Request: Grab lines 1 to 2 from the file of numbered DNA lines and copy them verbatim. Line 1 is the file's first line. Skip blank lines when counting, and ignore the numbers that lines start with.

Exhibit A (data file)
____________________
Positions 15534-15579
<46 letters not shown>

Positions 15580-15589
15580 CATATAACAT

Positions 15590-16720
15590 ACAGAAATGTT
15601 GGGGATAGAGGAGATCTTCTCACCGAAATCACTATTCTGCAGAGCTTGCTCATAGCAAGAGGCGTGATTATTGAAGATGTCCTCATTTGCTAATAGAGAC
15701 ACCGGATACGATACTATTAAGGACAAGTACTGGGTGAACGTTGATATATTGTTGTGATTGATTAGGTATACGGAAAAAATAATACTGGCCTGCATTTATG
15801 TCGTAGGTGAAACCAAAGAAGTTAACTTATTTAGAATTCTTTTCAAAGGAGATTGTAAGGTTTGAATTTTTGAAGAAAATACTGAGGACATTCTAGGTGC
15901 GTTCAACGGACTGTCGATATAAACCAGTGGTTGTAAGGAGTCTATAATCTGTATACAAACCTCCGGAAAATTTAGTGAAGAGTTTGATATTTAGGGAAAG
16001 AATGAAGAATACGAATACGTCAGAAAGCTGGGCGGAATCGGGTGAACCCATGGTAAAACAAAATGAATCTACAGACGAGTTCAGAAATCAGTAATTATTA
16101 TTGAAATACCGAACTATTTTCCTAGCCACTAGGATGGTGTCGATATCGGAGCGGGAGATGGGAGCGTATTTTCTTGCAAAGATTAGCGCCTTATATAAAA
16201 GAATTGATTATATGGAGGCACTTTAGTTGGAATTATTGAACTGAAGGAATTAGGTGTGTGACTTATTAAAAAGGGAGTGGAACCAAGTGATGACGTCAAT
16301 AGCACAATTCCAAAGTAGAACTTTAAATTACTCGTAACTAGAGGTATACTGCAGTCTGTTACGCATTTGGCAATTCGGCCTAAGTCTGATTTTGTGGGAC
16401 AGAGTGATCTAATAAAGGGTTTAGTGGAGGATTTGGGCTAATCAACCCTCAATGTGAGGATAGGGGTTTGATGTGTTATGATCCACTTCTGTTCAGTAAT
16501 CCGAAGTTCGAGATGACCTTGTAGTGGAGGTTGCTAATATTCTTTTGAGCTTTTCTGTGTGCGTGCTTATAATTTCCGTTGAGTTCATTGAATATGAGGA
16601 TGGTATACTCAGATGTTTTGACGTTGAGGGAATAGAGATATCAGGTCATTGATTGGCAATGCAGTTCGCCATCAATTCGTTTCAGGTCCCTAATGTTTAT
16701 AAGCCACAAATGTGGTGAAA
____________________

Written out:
Positions 15534-15579
<46 letters not shown>